Governance issues include:


Sadly, research and audit have continually identified avoidable morbidity and mortality from sedation [16]. The most common recurring theme is the lack of formal training for the appropriate administration of sedative drugs and prompt recognition and treatment of sedation-related complications.

Given that deeper levels of sedation are indistinguishable from general anaesthesia, you should have the knowledge and skills to manage and rescue a patient from general anaesthesia. The College requires you to have successfully completed the Initial Assessment of Competence of the Royal College of Anaesthetists and have been accredited through a local training programme [6].

The latter includes training in:

  • ASA grading
  • Pre-procedural assessment including prediction of difficulty in airway management
  • Pre-procedural fasting and risk benefit assessment
  • Consent and documentation
  • Drug selection and preparation: benzodiazepine/opioid combinations, intervals between increments and reversal drugs
  • Monitoring, complications (e.g. hypoxia and hypotension) and rescue strategies
  • Governance and audit
  • Drug selection with emphasis on potential alternative strategies and/or lighter sedation
  • Safe use of propofol

For those of you (like myself) who trained before the IAoC was introduced, I suggest that you discuss your competence with your lead clinician and sedation committee (more of this in a minute).

Learning Bite

If you are using propofol for sedation, you should be comfortable that your skills include managing general anaesthesia.


You should document patient evaluation, consent, data from monitoring during and after sedation and readiness for discharge. A dedicated, electronic, password-protected database is helpful [13]. In addition, consider prospective use of an audit tool produced by an international consensus [17], noting in particular the sentinel risk descriptors and interventions in the table.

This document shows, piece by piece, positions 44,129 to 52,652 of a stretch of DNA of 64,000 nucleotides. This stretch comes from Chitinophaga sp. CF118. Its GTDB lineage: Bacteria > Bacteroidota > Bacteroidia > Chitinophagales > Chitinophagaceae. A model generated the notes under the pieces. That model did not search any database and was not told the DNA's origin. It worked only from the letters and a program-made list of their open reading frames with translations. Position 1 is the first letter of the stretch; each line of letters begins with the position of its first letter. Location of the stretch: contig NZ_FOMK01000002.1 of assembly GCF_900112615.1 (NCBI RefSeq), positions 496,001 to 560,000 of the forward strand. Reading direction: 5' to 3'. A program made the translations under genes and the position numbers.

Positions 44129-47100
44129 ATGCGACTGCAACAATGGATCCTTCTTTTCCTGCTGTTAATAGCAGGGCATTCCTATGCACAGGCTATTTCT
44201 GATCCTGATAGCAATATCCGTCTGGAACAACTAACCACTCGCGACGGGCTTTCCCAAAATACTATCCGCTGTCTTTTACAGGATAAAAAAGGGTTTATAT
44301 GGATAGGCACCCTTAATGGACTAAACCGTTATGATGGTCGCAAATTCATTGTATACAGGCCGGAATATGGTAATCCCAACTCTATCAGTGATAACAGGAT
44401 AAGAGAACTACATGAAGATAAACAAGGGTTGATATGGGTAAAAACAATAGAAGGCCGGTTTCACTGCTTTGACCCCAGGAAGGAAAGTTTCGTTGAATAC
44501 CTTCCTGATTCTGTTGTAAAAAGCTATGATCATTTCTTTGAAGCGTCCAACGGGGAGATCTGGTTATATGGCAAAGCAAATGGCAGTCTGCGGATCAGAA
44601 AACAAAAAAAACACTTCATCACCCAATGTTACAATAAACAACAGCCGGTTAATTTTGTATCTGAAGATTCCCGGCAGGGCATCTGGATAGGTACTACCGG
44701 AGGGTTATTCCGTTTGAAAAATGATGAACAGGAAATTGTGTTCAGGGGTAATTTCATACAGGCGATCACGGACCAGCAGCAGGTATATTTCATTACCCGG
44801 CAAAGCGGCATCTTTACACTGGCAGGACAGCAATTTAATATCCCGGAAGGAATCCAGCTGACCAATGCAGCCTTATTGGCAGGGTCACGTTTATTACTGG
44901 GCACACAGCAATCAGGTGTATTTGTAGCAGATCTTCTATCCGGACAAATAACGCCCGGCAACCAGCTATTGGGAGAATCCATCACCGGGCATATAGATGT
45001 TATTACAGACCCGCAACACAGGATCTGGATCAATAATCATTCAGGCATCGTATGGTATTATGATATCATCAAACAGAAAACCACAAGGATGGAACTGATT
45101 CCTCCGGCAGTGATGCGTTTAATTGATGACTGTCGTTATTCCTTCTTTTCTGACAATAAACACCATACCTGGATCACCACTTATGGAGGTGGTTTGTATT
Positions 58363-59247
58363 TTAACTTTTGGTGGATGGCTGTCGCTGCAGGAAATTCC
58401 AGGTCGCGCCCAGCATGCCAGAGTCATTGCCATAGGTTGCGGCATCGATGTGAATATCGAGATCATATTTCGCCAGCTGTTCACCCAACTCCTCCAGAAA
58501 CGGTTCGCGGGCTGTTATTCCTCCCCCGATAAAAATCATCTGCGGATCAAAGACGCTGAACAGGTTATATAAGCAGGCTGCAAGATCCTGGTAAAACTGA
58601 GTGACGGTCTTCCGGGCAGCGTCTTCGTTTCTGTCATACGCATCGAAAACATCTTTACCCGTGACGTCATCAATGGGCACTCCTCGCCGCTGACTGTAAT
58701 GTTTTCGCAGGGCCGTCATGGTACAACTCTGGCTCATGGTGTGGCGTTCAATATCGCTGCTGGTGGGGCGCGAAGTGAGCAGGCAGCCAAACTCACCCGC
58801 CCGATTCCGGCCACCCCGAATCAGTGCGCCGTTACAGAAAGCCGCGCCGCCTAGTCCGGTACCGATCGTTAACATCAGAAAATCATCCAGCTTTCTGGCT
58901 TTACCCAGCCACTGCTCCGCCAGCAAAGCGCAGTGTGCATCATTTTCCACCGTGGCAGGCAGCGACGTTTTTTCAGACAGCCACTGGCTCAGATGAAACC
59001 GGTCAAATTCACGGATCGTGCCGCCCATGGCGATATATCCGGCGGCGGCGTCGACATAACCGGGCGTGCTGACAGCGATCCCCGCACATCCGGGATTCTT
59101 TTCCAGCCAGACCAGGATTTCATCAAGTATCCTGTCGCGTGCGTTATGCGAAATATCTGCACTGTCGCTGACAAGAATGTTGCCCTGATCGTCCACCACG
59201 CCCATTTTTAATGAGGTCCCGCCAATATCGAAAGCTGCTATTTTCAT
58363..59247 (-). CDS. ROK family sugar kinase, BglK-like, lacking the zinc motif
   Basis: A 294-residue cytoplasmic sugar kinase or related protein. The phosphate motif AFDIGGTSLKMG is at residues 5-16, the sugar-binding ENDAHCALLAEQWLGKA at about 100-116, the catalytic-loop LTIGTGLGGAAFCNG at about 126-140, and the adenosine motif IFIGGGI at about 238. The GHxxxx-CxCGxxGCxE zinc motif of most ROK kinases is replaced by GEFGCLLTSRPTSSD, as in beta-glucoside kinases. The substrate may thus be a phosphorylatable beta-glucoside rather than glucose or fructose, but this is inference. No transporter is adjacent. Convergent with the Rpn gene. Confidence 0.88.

Table 1: Sentinel risk descriptors and interventions

Sentinel risk descriptors Sentinel interventions
Oxygen desaturation, severe (< 75% at any time) or prolonged (< 90% for > 60s) Chest compressions
Apnoea, prolonged (>60s) Tracheal intubation
Cardiovascular collapse/shock (clinical evidence of inadequate perfusion) Administration of:

  • Neuromuscular block
  • Pressor/epinephrine
  • Atropine to treat bradycardia
Cardiac arrest/absent pulse

Risk management

Ensure that the environment in which you use propofol includes the following facilities:

  • Full resuscitation equipment for the administration of basic and advanced life support. Equipment and drugs should be checked daily, and after each use. That such checks have occurred should be routinely recorded
  • Difficult airway equipment
  • Continuous high flow oxygen with appropriate devices for administration
  • High pressure suction with appropriate suction catheters
  • A trolley capable of being tipped head down
  • Monitoring: Pulse oximeter, ECG, NIBP and continuous quantitative capnography
  • Appropriate range of intravenous cannulae
  • An appropriate range of intravenous fluids and infusion devices
  • Manual handling devices

Audit process

To ensure appropriate governance of sedation within an institution, the Academy of Royal Medical Colleges recommend a sedation committee and a nominated lead clinician for sedation [15].

Their audit process considers:

  • Was the ‘sedator’ signed off for the use of propofol?
  • Was a specific sedation monitoring chart used?
  • Were the indications for propofol appropriate?
  • Were any contra-indications acknowledged?
  • What complications arose and how were they managed?
  • Was any clinical incident reported through your trust’s clinical incident reporting mechanism; and in a timely fashion?

Learning Bite

There should be routine and transparent audit of your departmental sedation practice.

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